Faith in Christ also sheds light on the mystery of suffering, which Dr. Błeńska encounters daily. To quote ones of the popes, “The Cross of Christ is the most perfect explanation of the sense of suffering, as well as its value in life and in history. The Cross is a challenge to give love in response to love. In God’s works we are not always able to find the answer to the question of why suffering marks the paths of our lives. However, thanks to faith, we can attain a certainty that it is love which is at work in which the entire enormous range of the crosses, large and small, move in the direction of unifying themselves completely with the one Cross” (St. John Paul II).

The “White Granny” on a motorcycle

Błeńska’s mission would not have been so productive if she hadn’t loved Africa with her whole heart: Africa’s culture, its dance, its music, and its singing. She participated enthusiastically in local customs and events. She lived humbly but didn’t complain about the inconveniences. She said: “The testimony of one’s life and sharing the fate of those with whom one works are very important aspects of mission.” She was very happy riding her motorcycle, and doing that as a “white lady” was quite sensational in the neighborhood. Her phrase “Archangel Raphael, I will paddle, but you rescue me!” shouted out loud on Lake Victoria after an aggressive hippopotamus struck her kayak, became part of her legend.

Despite all her love for Africa, Błeńska remained faithful to Poland and its ideals. She never forgot the Polish language, she was interested in news from her homeland, and read Polish literature. She acknowledged that at difficult moments she was uplifted by Polish poetry. Working at the microscope, she would recite favorite verses from memory. When she left Uganda, she left behind 25 chests full of books.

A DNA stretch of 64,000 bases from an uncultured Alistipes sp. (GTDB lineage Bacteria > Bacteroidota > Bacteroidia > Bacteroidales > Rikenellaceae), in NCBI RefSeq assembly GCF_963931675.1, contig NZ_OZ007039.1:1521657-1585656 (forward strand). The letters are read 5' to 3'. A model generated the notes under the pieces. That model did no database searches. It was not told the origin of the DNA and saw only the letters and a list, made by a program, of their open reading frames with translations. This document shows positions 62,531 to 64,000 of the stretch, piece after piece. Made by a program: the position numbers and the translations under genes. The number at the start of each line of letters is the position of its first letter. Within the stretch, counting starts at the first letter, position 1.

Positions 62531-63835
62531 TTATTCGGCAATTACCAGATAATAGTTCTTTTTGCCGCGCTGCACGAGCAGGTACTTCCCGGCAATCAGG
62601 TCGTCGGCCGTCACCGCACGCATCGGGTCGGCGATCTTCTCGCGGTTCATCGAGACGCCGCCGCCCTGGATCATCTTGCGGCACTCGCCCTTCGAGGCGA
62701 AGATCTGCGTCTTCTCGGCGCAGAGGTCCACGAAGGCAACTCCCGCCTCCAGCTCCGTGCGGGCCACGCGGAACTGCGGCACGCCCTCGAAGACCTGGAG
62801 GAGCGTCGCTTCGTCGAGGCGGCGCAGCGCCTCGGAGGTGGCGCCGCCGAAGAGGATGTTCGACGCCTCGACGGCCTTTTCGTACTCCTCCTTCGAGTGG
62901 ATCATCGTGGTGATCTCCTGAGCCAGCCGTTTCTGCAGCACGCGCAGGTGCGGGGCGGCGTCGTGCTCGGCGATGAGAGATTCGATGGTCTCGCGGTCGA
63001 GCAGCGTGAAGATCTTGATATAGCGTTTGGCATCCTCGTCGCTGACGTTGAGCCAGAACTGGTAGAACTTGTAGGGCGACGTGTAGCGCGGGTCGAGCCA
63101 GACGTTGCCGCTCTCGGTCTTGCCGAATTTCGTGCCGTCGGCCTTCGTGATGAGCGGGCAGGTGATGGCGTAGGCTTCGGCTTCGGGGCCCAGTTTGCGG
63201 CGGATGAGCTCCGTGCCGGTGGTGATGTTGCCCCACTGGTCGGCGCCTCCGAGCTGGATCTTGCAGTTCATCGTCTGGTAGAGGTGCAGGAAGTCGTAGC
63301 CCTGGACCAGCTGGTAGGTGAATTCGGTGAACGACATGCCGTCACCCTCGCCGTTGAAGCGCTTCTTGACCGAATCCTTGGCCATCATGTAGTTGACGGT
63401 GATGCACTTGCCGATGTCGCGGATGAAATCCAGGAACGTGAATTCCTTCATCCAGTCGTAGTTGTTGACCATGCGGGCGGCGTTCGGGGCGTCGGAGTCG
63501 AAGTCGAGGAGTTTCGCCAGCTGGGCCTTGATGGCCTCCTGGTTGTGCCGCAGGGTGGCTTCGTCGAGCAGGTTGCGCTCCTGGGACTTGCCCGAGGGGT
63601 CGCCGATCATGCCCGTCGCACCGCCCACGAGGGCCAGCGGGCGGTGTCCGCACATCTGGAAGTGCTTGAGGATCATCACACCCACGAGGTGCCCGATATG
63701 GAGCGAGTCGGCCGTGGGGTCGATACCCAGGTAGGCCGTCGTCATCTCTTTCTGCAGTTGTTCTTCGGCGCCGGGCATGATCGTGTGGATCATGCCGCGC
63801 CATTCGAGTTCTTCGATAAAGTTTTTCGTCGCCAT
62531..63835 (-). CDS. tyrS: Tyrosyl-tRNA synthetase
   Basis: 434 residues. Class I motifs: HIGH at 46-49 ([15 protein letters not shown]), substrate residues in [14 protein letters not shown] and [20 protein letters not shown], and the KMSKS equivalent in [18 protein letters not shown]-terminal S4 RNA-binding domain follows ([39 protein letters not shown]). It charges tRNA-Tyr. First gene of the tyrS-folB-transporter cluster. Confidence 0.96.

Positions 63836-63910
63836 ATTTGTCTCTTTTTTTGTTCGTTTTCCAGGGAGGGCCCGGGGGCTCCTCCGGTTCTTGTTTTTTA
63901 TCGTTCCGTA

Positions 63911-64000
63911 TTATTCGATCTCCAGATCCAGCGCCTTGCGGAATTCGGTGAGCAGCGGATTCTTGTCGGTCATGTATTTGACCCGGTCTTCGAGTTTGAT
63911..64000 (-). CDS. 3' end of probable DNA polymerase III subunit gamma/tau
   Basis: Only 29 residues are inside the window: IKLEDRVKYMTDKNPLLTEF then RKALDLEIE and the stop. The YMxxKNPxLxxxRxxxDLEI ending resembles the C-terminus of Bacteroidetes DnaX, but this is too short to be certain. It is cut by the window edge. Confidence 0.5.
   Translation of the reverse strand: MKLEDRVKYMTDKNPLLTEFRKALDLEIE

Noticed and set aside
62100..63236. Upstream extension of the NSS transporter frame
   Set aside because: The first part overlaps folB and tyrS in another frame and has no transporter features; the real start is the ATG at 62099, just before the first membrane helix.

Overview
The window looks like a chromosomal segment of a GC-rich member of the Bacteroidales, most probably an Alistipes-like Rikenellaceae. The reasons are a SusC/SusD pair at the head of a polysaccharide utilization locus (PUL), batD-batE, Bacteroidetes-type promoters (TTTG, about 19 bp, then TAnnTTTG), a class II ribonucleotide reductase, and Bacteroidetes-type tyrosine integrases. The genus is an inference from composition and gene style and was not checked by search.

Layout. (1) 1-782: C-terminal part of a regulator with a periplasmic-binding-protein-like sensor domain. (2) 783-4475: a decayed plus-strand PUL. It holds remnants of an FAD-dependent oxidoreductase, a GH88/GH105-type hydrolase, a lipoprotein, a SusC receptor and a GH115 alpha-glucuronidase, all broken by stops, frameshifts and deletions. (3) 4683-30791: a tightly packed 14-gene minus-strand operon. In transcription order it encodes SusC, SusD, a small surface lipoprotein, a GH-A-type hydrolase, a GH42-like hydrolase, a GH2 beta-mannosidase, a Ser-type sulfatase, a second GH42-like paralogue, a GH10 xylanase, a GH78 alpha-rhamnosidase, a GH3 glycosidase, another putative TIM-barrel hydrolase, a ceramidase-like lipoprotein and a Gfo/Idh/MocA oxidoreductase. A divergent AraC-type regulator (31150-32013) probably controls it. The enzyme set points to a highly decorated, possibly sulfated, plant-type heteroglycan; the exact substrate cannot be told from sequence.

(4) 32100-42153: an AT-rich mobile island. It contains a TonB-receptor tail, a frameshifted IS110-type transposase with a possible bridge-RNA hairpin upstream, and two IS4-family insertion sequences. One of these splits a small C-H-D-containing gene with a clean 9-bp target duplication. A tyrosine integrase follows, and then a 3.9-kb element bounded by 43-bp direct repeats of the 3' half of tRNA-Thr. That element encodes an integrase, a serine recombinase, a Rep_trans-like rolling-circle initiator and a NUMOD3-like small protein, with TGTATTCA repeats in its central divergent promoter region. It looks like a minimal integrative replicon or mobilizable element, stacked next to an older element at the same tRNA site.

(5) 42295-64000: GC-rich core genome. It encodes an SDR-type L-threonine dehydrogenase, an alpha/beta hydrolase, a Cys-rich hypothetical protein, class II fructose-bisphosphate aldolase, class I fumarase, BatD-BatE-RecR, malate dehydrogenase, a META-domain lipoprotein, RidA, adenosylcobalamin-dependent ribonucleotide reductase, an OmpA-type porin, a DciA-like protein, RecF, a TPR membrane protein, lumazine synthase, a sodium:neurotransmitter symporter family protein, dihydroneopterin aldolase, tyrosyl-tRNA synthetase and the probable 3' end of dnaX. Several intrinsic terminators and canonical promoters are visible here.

Farewell to Africa

“She is the ambassador of the lay missionaries” was the way John Paul II spoke of her during his visit to Uganda in 1993. As the “Mother of the lepers” she is the model for doctors undertaking missions. Immersed in God, she shared her faith, her knowledge, and her heart with the residents of Uganda for 43 years. At 83 years of age she bade her final farewell to her charges in 1994. She spent the final 20 years of her life delivering speeches and promoting the missions. She died in Poznań on November 27, 2014, at the age of 103. She was also awarded many honors and recognitions for her life’s work. However, at celebrations she would repeat: “I don’t see it as a personal merit that I loved my work with the lepers so much. It was just the fulfillment of my youthful dreams. It was a GIFT, for which I am grateful to God.” Her motto? “One should trust in God, trust in one’s Guardian Angel, and trust whoever is around. Beyond that it’s enough to simply care for your dreams, and never accept »NO« for an answer.”

Sources: J. Molewska, M. Pawelec, Wanda Błeńska. Dream fullfilled, Poznań 2011; A. Andrzejak, J. Różański, Medicine and Evangelization. Conversations with Wanda Błeńska, Poznań 1996; A. Andrzejak, M. Nawrocka, A. Wąsikowska-Trawińska, In the footsteps of Dokta, Poznań 1997.